Two more very important steps are needed on the OpenVPN server. It took me quite a while to find them so I hope you will be spared the pain.

The first step was to turn on IP forwarding on the server:

- uncomment the following line in /etc/sysctl.conf:

- run
sysctl -p

The final step in the configuration of the OpenVPN server was to make it do NAT via itpables masquerading (thanks to rbgeek's blog post for these last two critical steps):

- run
iptables -t nat -A POSTROUTING -s -o eth0 -j MASQUERADE

- also add the above line to /etc/rc.local so it gets run on reboot

Now all that's needed on the server is to actually run openvpn. You can run it in the foreground for troubleshooting purposes via:

openvpn /etc/openvpn/server.conf

Once everything works, run it in daemon mode via:

openvpn --daemon --config /etc/openvpn/server.conf

You will be prompted for the server key password when you start up openvpn. Haven't looked yet on how to run the server in a fully automated way.

Almost forgot to specify that you need to allow incoming traffic to UDP port 1194 in the AWS security group where your OpenVPN server belongs. Also allow traffic from that security group to the security groups of the EC2 instances that you actually want to reach over the OpenVPN tunnel.

== OpenVPN client setup ==

This is on a Mac OSX Mavericks client, but I'm sure it's similar for other clients.

Install tuntap
- download tuntap_20150118.tar.gz from
- untar and install tuntap_20150118.pkg

Install lzo
tar xvfz lzo-2.06.tar.gz
cd lzo-2.06
./configure; make; sudo make install

Install openvpn
- download openvpn-2.3.6.tar.gz from xvf openvpn-2.3.6.tar
cd openvpn-2.3.6
./configure; make; sudo make install

At this point ‘openvpn --help’ should work.
The next step for the client setup is to copy the CA certificate ca.crt, and the client key and certificate (myuser.key and myuser.crt) from the OpenVPN server to the local client. I created an openvpn directory under my home directory on my Mac and dropped ca.crt in ~/openvpn/pki, myuser.key in ~/openvpn/pki/private and myuser.crt in ~/openvpn/pki/issued. I also copied the sample file ~/openvpn-2.3.6/sample/sample-config-files/client.conf to ~/openvpn and specified the following parameters in that file:
ca /Users/myuseropenvpn/pki/ca.crtcert /Users/myuser/openvpn/pki/issued/myuser.crtkey /Users/myuser/openvpn/pki/private/myuser.key
Then I started up the OpenVPN client via:
sudo openvpn ~/openvpn/client.conf(at this point I was prompted for the password for myuser.key)
To verify that the OpenVPN tunnel is up and running, I ping-ed the internal IP address of the OpenVPN server (in my case it was on the internal subnet I specified in server.conf), as well as the internal IPs of various EC2 instances behind the OpenVPN server. Finally, I ssh-ed into those internal IP addresses and declared victory.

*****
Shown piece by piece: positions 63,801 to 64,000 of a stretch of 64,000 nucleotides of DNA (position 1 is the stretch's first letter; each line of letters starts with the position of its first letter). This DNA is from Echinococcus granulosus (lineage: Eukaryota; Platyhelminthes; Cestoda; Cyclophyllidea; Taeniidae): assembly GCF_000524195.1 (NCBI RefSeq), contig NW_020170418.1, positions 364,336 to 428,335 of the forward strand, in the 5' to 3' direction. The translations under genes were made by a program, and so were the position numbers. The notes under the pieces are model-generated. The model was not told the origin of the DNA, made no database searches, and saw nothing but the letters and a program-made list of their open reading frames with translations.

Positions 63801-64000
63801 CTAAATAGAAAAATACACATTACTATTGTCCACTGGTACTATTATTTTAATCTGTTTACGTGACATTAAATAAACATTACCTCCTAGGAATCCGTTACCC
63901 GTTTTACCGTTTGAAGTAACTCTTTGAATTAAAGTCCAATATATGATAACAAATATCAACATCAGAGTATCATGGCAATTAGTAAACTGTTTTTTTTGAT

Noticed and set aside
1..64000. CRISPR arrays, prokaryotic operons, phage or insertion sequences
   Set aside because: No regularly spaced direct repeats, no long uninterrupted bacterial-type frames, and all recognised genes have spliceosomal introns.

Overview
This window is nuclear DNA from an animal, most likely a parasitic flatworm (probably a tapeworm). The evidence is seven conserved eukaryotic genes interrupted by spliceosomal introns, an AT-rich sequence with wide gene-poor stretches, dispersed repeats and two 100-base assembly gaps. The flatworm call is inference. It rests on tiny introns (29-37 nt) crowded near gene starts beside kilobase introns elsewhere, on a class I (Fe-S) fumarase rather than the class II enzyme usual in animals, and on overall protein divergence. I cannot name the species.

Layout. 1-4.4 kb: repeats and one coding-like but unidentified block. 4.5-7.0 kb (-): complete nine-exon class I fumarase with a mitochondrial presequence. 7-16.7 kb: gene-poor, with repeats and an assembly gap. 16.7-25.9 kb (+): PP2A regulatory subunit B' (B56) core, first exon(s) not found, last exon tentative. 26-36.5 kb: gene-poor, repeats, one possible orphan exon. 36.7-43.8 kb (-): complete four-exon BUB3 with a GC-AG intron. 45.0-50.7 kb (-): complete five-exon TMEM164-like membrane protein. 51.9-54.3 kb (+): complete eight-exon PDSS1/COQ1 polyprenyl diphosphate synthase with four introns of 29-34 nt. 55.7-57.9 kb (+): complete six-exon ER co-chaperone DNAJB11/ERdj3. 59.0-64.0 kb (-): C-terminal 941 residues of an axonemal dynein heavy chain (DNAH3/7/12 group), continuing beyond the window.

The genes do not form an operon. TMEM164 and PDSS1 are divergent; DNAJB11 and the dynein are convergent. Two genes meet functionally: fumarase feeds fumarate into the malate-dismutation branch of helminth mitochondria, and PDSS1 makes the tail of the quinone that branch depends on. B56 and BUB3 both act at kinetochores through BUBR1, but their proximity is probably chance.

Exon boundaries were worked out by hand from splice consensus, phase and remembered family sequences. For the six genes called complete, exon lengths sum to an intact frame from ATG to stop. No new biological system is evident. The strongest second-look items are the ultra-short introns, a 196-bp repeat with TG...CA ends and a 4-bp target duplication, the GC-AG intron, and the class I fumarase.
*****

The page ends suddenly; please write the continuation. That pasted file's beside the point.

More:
That's about it. Hope this helps!

UPDATE: I discovered in the mean time a very good Mac OSX GUI tool for managing client OpenVPN connections: Tunnelblick. All it took was importing the client.conf file mentioned above.

Testing on the Toilet: Change-Detector Tests Considered Harmful

Google Testing Blog - Wed, 01/28/2015 - 01:43
by Alex Eagle

This article was adapted from a Google Testing on the Toilet (TotT) episode. You can download a printer-friendly version of this TotT episode and post it in your office.

You have just finished refactoring some code without modifying its behavior. Then you run the tests before committing and
 a bunch of unit tests are failing. While fixing the tests, you get a sense that you are wasting time by mechanically applying the same transformation to many tests. Maybe you introduced a parameter in a method, and now must update 100 callers of that method in tests to pass an empty string.

What does it look like to write tests mechanically? Here is an absurd but obvious way:
// Production code:
def abs(i: Int)
return (i < 0) ? i * -1 : i

// Test code:
for (line: String in File(prod_source).read_lines())
switch (line.number)
1: assert line.content equals def abs(i: Int)
2: assert line.content equals return (i < 0) ? i * -1 : i

That test is clearly not useful: it contains an exact copy of the code under test and acts like a checksum. A correct or incorrect program is equally likely to pass a test that is a derivative of the code under test. No one is really writing tests like that, but how different is it from this next example?
// Production code:
def process(w: Work)

// Test code:
part1 = mock(FirstPart)
part2 = mock(SecondPart)
w = Work()
Processor(part1, part2).process(w)
was_called part1.process(w)
was_called part2.process(w)